Sunday, April 22, 2012

Are EHR Government Bribes, Bonuses, and Subsidies for Real?

I tell everybody very plainly I take bribes, but what kind of bribes?

Nicolia Gogel (1809-1882), Russian writer and critic of government bureaucracy, The Inspector-General (1836)

The American Republic will endure until the day Congress discovers it can bribe the public with its own money.

Alexis de Tocqueville (1805-1859), Democracy in America, (1840)

April 22, 2012- “Bribe” isn’t a bad word.  “Bribe” has many beneficent-sounding synonyms – bonus, favor, inducement,  subsidy, and incentive.   When government applies the word to EHRs, “bribe” is transmogrified into “incentives” for “meaningful use, ” of course.  “Incentives,” as every bureaucrat and capitalist knows, are a good thing. 

What government wants from EHR incentives is a nation-wide, interoperative, coordinated  computer system – with EHRs in every hospital and every doctor’s office.  

 These incentives resonate with government bureaucrats and EHR entrepreneurs, who have gathered together at the $27 billion EHR feeding trough.

Government has made a good start towards its goal of a national system.  CMS has just announced it has so far contributed $4.5 billion of taxpayer money to hospitals and doctors for installing EHRs that qualify for cash payments for meeting “meaningful use” criteria..

These EHRs are the basis for vast computer systems that will:

·         --speak and communicate with one another

·         --allow government to track health use and expenditures

·       ---  improve care though comparative outcomes

·        --- achieve “transparency “ in government health care dealings

·         --separate “good” hospitals and doctors from their “bad” counterparts, “good” being those who scrupulously follow CMS rules, regulations, and mandates

·         --reward hospitals and doctors who are “good” providers, to the tune of some $43,000 for Medicare and $52,000 for each doctors and several million dollars for hospitals who qualify by installing EHRs qualifying for “meaningful use.”

Given the fact that Medicare/Medicaid is the biggest  health payer by far of them all,  reaching these goals has the ring of inevitability.   

 Furthermore,  the government strategy seems to be working.  And why not?  Hospital executives and practicing doctors are smart people.   They will willingly accept the cash government is handing out and are not about to bite the hand that feeds them.

At least, that’s why I conclude from this article by Joseph Conn in the April 20 issue of Modern Healthcare,  and I quote.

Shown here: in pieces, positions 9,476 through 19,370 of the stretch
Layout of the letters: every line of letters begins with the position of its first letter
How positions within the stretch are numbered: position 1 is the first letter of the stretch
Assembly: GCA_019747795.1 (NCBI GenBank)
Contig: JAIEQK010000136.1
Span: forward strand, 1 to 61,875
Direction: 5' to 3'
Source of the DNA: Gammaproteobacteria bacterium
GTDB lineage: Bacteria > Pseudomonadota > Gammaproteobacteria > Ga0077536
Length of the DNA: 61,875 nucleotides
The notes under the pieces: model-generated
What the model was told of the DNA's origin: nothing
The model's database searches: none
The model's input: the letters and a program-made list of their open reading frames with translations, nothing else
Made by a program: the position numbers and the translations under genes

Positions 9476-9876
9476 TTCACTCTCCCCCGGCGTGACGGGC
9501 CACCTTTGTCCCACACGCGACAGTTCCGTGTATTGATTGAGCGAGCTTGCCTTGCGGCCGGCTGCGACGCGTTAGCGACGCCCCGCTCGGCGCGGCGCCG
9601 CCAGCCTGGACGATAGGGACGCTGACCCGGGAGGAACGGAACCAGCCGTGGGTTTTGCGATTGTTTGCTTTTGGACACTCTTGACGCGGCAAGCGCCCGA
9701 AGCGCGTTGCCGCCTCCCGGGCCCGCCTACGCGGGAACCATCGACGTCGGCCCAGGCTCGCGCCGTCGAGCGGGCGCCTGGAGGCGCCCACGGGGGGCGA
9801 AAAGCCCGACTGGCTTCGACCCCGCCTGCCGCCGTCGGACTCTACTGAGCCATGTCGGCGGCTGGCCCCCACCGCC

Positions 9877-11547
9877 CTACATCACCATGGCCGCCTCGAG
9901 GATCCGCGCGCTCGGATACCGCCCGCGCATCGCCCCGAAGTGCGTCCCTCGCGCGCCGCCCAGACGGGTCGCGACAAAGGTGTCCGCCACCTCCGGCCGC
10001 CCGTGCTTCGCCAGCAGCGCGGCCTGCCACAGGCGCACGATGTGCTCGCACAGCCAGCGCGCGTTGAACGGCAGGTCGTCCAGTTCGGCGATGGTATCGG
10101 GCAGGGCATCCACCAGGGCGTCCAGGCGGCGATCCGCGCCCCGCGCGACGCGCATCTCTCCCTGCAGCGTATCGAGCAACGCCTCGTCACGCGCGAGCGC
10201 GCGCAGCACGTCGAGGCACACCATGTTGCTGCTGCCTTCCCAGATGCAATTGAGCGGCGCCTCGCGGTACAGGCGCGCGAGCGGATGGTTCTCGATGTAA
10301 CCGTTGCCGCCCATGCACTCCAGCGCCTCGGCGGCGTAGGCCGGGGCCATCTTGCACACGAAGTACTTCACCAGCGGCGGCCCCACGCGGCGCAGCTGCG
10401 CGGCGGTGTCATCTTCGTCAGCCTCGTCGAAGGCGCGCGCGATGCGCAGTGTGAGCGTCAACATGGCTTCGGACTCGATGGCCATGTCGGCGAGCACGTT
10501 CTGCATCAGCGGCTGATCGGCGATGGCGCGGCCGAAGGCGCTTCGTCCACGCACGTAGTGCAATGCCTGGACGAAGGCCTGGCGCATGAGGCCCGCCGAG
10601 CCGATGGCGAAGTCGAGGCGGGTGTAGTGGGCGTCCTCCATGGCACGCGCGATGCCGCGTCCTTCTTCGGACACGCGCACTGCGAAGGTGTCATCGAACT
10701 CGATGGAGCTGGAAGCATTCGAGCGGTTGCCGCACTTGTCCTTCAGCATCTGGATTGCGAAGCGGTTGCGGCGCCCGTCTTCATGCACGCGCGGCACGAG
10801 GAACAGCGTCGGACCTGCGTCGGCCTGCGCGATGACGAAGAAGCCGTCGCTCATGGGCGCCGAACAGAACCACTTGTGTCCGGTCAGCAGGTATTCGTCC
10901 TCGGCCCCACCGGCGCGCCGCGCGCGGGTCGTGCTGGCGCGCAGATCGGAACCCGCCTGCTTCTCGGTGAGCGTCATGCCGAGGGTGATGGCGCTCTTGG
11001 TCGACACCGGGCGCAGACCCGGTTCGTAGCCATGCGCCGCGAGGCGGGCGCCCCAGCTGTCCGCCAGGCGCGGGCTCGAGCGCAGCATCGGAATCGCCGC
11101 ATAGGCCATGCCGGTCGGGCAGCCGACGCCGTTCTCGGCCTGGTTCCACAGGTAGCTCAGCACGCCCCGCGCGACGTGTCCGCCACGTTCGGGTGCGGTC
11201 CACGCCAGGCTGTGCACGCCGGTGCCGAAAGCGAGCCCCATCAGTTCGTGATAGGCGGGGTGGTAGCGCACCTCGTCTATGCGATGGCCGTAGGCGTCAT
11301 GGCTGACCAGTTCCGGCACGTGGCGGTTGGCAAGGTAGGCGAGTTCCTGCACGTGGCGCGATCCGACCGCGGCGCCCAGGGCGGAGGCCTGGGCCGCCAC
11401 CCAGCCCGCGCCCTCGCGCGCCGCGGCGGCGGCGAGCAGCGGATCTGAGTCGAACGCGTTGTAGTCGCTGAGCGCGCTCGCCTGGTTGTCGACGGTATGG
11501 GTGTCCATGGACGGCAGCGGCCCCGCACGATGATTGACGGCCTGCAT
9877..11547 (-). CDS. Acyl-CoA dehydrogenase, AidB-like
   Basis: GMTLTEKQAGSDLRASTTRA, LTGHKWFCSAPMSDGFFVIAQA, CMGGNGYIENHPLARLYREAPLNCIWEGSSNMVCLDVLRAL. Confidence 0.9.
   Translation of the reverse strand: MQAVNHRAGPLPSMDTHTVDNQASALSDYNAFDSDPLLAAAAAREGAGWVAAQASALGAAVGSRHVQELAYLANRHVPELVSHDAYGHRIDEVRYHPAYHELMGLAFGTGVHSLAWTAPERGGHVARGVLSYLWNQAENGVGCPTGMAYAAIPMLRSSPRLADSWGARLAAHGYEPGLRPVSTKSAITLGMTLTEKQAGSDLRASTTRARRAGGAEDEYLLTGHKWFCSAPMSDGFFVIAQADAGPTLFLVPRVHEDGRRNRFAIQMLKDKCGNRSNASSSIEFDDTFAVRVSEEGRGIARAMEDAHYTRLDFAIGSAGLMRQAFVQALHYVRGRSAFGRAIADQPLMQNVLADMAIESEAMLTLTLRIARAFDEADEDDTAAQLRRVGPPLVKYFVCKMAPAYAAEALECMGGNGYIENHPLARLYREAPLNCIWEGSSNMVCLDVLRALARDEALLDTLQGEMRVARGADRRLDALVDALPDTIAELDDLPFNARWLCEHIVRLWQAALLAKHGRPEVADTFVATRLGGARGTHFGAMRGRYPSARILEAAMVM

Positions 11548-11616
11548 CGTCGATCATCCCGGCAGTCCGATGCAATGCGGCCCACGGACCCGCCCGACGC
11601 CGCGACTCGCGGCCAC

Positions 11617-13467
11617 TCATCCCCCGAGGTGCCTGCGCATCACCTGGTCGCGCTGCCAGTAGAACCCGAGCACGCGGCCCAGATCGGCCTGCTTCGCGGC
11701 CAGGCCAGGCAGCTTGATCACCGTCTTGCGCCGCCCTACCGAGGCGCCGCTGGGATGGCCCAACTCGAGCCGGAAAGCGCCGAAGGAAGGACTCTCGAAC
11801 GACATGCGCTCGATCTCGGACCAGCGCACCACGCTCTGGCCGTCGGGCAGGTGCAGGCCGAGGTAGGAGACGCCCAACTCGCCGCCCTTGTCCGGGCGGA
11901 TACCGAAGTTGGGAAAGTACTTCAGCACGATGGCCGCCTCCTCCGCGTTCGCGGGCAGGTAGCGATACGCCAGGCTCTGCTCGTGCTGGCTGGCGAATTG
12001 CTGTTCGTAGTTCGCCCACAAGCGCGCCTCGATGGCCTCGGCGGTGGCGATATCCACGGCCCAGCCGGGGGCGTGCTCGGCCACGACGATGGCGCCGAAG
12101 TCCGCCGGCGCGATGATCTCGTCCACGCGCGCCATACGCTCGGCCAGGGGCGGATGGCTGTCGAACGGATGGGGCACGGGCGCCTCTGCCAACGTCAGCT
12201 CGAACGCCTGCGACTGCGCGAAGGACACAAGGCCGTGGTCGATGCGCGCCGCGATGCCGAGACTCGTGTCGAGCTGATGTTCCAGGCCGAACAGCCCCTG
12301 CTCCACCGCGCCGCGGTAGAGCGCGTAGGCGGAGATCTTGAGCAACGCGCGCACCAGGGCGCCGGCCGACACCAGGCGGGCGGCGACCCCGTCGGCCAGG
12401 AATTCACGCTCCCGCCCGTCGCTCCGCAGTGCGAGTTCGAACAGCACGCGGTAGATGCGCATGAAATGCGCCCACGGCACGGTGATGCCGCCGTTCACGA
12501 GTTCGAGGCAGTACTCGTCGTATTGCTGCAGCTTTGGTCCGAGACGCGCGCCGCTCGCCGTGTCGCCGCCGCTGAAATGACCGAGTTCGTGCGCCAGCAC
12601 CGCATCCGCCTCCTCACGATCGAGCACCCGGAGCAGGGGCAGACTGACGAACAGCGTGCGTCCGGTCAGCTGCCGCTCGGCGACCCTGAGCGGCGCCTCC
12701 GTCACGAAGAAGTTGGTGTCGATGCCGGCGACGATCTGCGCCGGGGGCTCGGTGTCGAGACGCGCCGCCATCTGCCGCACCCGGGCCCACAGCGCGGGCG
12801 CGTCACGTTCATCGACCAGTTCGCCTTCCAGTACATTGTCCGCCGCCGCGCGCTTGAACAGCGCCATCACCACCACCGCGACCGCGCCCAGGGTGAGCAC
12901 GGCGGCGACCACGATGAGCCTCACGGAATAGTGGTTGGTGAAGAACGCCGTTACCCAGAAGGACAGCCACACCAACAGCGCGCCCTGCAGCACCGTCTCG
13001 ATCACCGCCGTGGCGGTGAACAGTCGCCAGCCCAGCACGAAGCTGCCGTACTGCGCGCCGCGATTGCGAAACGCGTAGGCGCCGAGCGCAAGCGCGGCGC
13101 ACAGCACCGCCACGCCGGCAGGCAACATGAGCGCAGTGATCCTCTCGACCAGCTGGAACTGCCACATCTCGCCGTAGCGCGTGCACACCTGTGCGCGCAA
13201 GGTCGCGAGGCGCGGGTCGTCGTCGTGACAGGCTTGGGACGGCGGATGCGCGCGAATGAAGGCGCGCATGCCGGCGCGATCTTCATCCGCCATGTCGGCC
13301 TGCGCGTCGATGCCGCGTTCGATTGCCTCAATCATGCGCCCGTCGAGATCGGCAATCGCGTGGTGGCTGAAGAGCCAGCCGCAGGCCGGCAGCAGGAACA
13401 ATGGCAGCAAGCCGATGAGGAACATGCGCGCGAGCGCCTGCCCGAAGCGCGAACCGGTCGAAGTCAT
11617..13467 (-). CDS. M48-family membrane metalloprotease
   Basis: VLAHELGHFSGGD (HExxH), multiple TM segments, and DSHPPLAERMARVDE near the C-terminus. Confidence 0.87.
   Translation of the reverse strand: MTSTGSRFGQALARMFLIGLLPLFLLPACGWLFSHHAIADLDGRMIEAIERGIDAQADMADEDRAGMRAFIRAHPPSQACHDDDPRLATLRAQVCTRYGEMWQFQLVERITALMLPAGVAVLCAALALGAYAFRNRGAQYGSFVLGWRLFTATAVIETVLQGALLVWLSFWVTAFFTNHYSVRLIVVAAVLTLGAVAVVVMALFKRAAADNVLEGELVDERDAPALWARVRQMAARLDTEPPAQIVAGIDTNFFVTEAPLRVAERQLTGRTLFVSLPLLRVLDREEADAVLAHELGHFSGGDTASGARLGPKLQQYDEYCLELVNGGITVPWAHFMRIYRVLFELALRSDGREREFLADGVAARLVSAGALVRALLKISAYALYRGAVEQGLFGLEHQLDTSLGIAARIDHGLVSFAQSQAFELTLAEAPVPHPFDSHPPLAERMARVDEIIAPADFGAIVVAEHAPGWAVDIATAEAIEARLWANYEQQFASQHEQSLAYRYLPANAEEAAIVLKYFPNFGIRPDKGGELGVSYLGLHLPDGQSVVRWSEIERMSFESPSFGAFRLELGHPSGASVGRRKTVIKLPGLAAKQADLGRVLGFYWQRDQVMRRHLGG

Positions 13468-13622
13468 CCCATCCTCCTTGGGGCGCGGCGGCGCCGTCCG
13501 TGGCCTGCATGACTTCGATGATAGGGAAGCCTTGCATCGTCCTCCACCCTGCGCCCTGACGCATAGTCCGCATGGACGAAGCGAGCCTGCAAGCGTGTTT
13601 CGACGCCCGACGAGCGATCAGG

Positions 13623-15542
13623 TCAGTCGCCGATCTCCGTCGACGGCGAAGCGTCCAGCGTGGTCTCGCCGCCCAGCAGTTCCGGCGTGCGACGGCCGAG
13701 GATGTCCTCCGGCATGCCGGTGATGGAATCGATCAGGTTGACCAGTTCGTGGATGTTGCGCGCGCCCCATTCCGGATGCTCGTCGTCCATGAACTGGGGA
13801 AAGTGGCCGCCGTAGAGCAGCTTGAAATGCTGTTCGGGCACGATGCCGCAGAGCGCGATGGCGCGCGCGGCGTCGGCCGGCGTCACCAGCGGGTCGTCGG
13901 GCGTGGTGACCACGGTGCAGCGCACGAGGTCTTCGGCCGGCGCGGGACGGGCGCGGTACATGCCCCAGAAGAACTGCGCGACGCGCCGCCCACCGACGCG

“Nearly  $4.5 billion in federal incentives to implement electronic health-record systems has been paid out thus far, with program enrollments and payments still increasing in the first quarter of 2012.”

“There are now more than a quarter of a million (225,765) actively enrolled participants in the Medicare and Medicaid EHR incentive programs created under the American Recovery and Reinvestment Act of f2009, according to CMS.  Hospitals can receive payment under both the Medicare and Medicaid programs, and most do, but physicians and  other professionals can participate in one program or the other.”

“There have been 2, 667 payments made to hospitals under the Medicare and Medicaid technology programs, or both, totaling $3.1 billion.”

“Meanwhile, 222, 282 eligible professionals have enrolled, and 73,945 have been paid.  Medicare payme ts to 44,014 eligible professionals have totaled $792 million, while various state Medicaid programs hve paid 29,931 eligible professionals $628 million.”

“Active registrations by hospitals increased by 406, or 13%, in the first quarter of this year to 3, 483 participating hospitals.”

“Registrations for eligible professionals rose to 49,319,  29%, during the quarter to 222, 282.  Medicaid program enrollments of eligible professionals jumped nearly 51%."

“The average Medicare payment payment to hospitals l receiving Medicare and Medicad  payments has been $1.78 million.”

Are EHR incentives for meaningful use for real?  You bet they are.

Tweet:  CMS has paid $4.5 billion for hospitals and physicians who install EHRs.  CMS still has $22.5 billion in the till for more installations.

1 comment:

rosacea said...

Government has made a good start towards its goal of a national system.